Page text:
Reed Elsevier's acquisition of Chilton Publishing Co. for $447 million was the largest deal during the period, followed by Wolters Kluwer's purchase of Waverly for $375 million and Primedia's buy of Cowles Media for $200 million.
Several factors are driving the market, according to DeSilva's latest report. Investment buyers are targeting companies to build publishing platforms that allow for significant economies of scale.
LESS INTEREST IN SMALLER COS.
The field of buyers for less than $10 million properties has narrowed, it said, while competition for companies valued at more than $10 million has become much more aggressive.
Buyers also want to see only profitable titles, showing little patience for turnaround properties. Another driving factor is that larger companies are still pruning their portfolios, such as Primedia's sale of New Woman to Rodale Press. Rodale now is looking to sell American Woodworker.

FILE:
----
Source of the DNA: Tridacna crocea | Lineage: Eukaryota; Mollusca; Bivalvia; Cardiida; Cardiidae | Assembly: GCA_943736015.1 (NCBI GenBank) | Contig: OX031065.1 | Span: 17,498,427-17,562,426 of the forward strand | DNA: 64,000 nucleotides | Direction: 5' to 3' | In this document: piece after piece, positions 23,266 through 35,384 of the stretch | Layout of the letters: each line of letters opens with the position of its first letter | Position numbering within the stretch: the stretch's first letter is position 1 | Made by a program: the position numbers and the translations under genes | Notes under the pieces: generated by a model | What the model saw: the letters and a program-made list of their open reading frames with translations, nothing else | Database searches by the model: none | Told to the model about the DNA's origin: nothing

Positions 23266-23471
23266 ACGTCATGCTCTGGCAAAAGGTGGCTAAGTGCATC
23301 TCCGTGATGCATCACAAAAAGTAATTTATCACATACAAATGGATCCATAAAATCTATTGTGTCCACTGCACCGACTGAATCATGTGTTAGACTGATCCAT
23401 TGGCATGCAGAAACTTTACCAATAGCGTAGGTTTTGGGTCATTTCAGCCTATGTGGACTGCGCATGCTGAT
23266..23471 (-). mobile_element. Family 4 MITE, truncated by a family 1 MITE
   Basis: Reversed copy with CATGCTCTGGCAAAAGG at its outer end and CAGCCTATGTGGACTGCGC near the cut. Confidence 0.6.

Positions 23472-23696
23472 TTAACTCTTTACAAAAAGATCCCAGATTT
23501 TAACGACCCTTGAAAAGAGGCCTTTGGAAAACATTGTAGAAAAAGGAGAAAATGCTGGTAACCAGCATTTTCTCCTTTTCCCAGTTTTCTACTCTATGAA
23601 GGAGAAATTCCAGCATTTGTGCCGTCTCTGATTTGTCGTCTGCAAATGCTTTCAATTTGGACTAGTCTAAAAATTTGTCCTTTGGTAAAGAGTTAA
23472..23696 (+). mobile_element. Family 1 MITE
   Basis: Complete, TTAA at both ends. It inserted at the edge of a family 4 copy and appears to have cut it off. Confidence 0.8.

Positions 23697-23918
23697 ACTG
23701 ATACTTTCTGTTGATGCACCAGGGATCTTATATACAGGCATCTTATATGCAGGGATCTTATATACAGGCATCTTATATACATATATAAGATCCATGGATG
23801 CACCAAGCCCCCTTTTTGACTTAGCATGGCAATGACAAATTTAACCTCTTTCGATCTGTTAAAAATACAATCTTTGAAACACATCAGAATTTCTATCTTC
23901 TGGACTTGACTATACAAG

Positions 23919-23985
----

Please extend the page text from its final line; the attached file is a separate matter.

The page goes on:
Magazine companies continue to diversify by buying conferences and expos to reduce dependence on ad revenues, as well as continuing to look for opportunities for international expansion.
Roll-up practitioners, which buy up related properties to form larger companies, are fueling deals by moving decisively to establish an important position in a market sector, such as Wasserstein Perella acquiring American Lawyer and then following up with two more legal publishing acquisitions, set for later in the year. Smaller buyers are now looking to emulate those buyers.
New-media deals are being fueled by three main factors: Buyers have pricey stock to use for transactions; big names in traditional media, such as Hearst Corp., Time Warner, Times Mirror Co. and Primedia, appear ready to buy; and successful small Web publishers are feeling insecure and are more willing to consider a home with a mainstream publisher.